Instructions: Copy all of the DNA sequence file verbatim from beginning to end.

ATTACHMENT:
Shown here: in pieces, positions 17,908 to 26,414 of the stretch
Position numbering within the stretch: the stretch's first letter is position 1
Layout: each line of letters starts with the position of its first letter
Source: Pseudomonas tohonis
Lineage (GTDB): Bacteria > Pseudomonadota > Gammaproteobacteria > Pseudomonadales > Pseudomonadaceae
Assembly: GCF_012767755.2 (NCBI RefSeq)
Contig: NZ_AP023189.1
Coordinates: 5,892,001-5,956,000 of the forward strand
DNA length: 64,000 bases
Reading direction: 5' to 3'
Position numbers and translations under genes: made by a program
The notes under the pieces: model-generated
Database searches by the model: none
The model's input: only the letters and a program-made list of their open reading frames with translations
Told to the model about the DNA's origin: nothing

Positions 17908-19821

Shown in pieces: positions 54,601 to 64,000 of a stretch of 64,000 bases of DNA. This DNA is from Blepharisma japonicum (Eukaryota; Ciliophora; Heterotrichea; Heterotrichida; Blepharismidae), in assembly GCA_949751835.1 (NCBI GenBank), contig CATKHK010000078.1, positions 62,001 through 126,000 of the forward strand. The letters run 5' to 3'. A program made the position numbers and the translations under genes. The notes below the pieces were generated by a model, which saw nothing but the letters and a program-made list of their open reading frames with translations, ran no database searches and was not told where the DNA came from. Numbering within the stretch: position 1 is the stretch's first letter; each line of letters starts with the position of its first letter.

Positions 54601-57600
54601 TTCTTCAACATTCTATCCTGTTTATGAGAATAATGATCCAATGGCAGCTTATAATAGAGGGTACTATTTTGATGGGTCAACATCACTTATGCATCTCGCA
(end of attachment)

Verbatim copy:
Shown here: in pieces, positions 17,908 to 26,414 of the stretch
Position numbering within the stretch: the stretch's first letter is position 1
Layout: each line of letters starts with the position of its first letter
Source: Pseudomonas tohonis
Lineage (GTDB): Bacteria > Pseudomonadota > Gammaproteobacteria > Pseudomonadales > Pseudomonadaceae
Assembly: GCF_012767755.2 (NCBI RefSeq)
Contig: NZ_AP023189.1
Coordinates: 5,892,001-5,956,000 of the forward strand
DNA length: 64,000 bases
Reading direction: 5' to 3'
Position numbers and translations under genes: made by a program
The notes under the pieces: model-generated
Database searches by the model: none
The model's input: only the letters and a program-made list of their open reading frames with translations
Told to the model about the DNA's origin: nothing

Positions 17908-19821

Shown in pieces: positions 54,601 to 64,000 of a stretch of 64,000 bases of DNA. This DNA is from Blepharisma japonicum (Eukaryota; Ciliophora; Heterotrichea; Heterotrichida; Blepharismidae), in assembly GCA_949751835.1 (NCBI GenBank), contig CATKHK010000078.1, positions 62,001 through 126,000 of the forward strand. The letters run 5' to 3'. A program made the position numbers and the translations under genes. The notes below the pieces were generated by a model, which saw nothing but the letters and a program-made list of their open reading frames with translations, ran no database searches and was not told where the DNA came from. Numbering within the stretch: position 1 is the stretch's first letter; each line of letters starts with the position of its first letter.

Positions 54601-57600
54601 TTCTTCAACATTCTATCCTGTTTATGAGAATAATGATCCAATGGCAGCTTATAATAGAGGGTACTATTTTGATGGGTCAACATCACTTATGCATCTCGCA